Through A Glass Darkly: Mirrors & Horror Films

Following on from 2008’s Kiefer Sutherland starring thriller Mirrors, which was based on the hair-raising Korean film Into the Mirrors, Mirrors 2 is a supernatural horror starring Emmanuelle Vaughier (Saw II) and Nick Stahl (Carnivale). Like its predecessor, it looks set to effectively exploit all kinds of spectrophobic (the fear of mirror images) notions as it follows the story of Max, a recovering addict struggling to come to terms with the car crash that killed his fiancé and left him tortured with the memory of her death. Riddled with guilt and determined to try and make a new life for himself Max takes a job as nighttime security guard in the Mayflower department store, but as his nightshifts begin he sees visions of a young, mysterious woman in the store’s mirrors.

When he sets out to discover who she is, Max’s investigation reveals that the seemingly normal department store holds a dark secret and a bloody past. A series of horrifying and brutal murders ensues before long, and everyone connected with the store meet with nasty deaths. Can Max find out who the woman in the mirror is before the curse of the Mayflower consumes him? Find out on 24th January when Mirrors 2 is released on DVD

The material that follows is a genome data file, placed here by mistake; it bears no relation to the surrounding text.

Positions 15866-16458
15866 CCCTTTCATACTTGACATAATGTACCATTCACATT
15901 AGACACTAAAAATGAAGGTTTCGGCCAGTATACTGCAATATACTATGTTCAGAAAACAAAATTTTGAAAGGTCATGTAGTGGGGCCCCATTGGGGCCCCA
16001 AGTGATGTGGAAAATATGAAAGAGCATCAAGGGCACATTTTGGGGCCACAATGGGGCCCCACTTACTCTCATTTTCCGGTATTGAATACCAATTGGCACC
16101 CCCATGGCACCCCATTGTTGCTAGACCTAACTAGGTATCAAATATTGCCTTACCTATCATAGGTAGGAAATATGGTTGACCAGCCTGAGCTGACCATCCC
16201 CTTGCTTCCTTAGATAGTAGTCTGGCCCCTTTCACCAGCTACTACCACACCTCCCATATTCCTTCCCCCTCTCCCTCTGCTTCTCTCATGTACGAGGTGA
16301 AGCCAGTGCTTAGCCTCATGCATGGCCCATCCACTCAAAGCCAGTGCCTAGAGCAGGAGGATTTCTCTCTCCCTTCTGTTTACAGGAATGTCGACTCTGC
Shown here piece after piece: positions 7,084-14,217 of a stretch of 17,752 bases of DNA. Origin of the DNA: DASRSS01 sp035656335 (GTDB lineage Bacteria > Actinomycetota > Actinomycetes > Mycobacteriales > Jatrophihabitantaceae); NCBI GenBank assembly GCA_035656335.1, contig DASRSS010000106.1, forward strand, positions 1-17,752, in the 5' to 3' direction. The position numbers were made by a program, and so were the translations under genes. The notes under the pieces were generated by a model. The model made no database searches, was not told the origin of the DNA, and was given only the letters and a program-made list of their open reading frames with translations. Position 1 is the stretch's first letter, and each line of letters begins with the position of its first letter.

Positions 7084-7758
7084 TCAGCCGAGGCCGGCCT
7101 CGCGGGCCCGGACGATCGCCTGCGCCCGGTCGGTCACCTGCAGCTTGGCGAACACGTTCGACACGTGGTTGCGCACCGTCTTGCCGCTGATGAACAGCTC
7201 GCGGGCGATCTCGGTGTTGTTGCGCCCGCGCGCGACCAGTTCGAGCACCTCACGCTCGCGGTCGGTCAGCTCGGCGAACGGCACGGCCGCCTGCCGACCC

The mirror has featured heavily throughout horror cinema as a source of danger and fear. Connotations and ideas such as the fear of one’s self and the doppelganger, hang heavy around horror movie mirrors. They sometimes act as spooky gateways to other dimensions and realms from which demonic forces can enter our lives. Horror cinema is riddled with jump scares involving mirrors; we’re all too familiar with those scenes of someone standing in front of a bathroom mirror/medicine cabinet. They open the door, usually after staring tiredly at themselves and wondering if they’re losing their mind, then they close it – Bam! – someone, or something, is revealed to be standing behind them in the mirror – usually accompanied by a loud burst of shrill music. Sometimes mirrors feature more prominently in horror stories – the myth of Bloody Mary, for example – and are gradually revealed to be malevolent objects capable of harming those who gaze into them.

Mirrors (2008)
All of us look into a mirror at least once on a daily basis. What happens though when these everyday objects take on a more sinister dimension? The mirror has many connections to various superstitions throughout the world. Superstitions are not based on rationale and practical thought. They've evolved from ancient religious or superstitious practices and stem from various collective fears and anxieties. The mirror in particular is probably the focus of more superstitions than any other object. The most popular superstition involving the mirror is the widespread belief that if someone breaks one, they will suffer seven years of bad luck. Other superstitions are more sinister, such as the practice of covering all the mirrors in the house of someone who has just died. Perhaps this stemmed from the belief that souls could be trapped in mirrors, destined to forever peer out at their loved ones.

To tie in with the release of Mirrors 2 I thought it might be fun to have a look at a few other movies which explore the more creepy side of mirrors...